"I hope that novels like this could spark some interest in groups who confront illegitimate governments and why some governments are attacked while others are not," Forest said. "There's a lot you can derive from this that's positive in terms of responsible citizenship."
But if defining terrorism is about perspective, Hill thinks young readers are unlikely to get that perspective on their own, or outside the classroom.
"It's incumbent on a teacher to call Katniss a terrorist," Hill said. "Let’s call Katniss a terrorist and then look at it and see what else she could do. When we're having drone bombings of terrorists, we need to raise those questions and the classroom is the only place that’s really happening."
Hill says "The Hunger Games" is a perfect springboard for the generation that will need a better understanding than current society has about terrorism and modern warfare.
"My entire life we've used military action and it hasn't worked. It’s the youth of today who, 50 years from now, are going to figure out another way to do it and the way to start that is to get them understanding all sides of it," Hill said. "That doesn’t mean accepting ISIS’ purpose, but most people don’t even know what ISIS is. How can we go about solving the problem with one without even understanding who the other is?"
Processing new warfare
To Louisiana State University English professor Steve Bickmore, dystopian young-adult novels like "The Hunger Games" help kids frame events on the world stage in a way that's manageable. So much of that, he says, is about negotiating the complexities behind them.
"If we'd lost the Revolutionary War," he said, "our heroes would have been considered terrorists — they were terrorists against the (English) reign. History is written by the winners."
Understanding the nuance of war and conflict while it's happening is the role of storytelling, Schlozman said. Exploring issues in story form — the way "Animal Farm," for example, was an allegory for the Russian Revolution — helps people make sense of them.
"This is the way humans have long dealt with the issues around us," Schlozman said. "Because we evolved to be ready to know everything we need to know by age 15, the theory is you develop pattern recognition early on. Stories engage the brain to look at things differently."
Especially for kids entering their teens, Schlozman says exploring different points of view is crucial.
"If you ask a middle-school child if, when someone explodes a bomb at the end of the books, does that make them a terrorist, that's tough to understand," Schlozman said. "But around 10th grade, our brains allow us to hold opposing ideas at the same time and that's when we start coming to our own conclusions."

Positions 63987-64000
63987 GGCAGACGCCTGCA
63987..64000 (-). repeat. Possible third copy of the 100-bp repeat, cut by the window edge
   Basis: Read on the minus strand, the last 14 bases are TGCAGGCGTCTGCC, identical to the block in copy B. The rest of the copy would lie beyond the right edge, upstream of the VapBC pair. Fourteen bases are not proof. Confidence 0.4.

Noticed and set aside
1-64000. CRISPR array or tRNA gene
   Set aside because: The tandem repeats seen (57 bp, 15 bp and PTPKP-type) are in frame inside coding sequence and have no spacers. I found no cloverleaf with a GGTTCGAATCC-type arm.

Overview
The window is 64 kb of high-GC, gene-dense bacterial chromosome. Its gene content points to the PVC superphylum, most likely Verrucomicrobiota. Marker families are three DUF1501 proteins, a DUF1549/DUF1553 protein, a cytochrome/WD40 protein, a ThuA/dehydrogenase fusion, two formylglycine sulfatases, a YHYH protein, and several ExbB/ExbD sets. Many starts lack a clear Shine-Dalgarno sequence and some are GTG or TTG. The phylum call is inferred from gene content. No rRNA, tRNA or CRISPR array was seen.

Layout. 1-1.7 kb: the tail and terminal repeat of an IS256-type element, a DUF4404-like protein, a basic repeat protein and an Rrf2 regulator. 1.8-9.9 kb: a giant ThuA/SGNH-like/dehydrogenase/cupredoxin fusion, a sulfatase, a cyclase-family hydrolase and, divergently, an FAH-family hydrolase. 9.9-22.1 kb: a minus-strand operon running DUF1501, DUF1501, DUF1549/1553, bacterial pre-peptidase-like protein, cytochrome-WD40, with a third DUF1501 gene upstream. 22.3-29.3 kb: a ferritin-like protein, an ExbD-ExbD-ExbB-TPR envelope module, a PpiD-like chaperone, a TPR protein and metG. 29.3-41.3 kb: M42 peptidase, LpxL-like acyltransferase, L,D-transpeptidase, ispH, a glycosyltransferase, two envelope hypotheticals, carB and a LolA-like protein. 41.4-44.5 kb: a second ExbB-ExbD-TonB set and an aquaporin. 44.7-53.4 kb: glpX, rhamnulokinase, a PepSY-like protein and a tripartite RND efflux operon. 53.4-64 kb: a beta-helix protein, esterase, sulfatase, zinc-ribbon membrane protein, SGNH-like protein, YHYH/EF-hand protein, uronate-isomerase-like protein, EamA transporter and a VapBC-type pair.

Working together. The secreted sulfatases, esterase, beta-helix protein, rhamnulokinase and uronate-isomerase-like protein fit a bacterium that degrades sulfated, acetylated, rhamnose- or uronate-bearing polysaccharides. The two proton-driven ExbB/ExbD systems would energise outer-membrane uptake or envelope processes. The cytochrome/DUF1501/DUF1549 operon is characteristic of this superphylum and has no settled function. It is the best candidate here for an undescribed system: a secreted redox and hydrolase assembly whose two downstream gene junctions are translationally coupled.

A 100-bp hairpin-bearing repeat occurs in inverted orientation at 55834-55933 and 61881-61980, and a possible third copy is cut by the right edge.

Since the War on Terror itself is only 13 years old, it makes sense that "The Hunger Games" leaves its heroin in a sort of moral limbo — not enough time has passed for society to put conflicts into the full perspective that history will. That, Schlozman said, makes "The Hunger Games" perfectly timed to help youth start processing current ideas about terrorism through the eyes of a heroin roughly their age.
"Stories doing this isn't new. What's new is the exposure to graphicness of terrorism, the willingness to show video of a beheading," Schlozman said. "We've been at war for as long as my daughter has been alive. To me, that means kids need these stories even more."
The quandary of how to deal with terrorism could be what Collins was trying to help young generations grasp with Katniss. Her heroin's choices in the final book are ethically gray and largely motivated out of fear of an institutionalized brand of terrorism more than patriotism or a clear sense of what the outcome will be.
In short, she fights and kills because she must protect what's most dear to her without always knowing the consequences — a powerful metaphor in a world where warfare is often conducted from afar with weapons that certainly spare soldiers' lives, but whose ethical use is debatable.
"I never wanted any of this," Katniss (Jennifer Lawrence) says in the "Mockingjay" trailer.
"Miss Everdeen," replies President Snow (Donald Sutherland), "it's the things we love most that destroy us."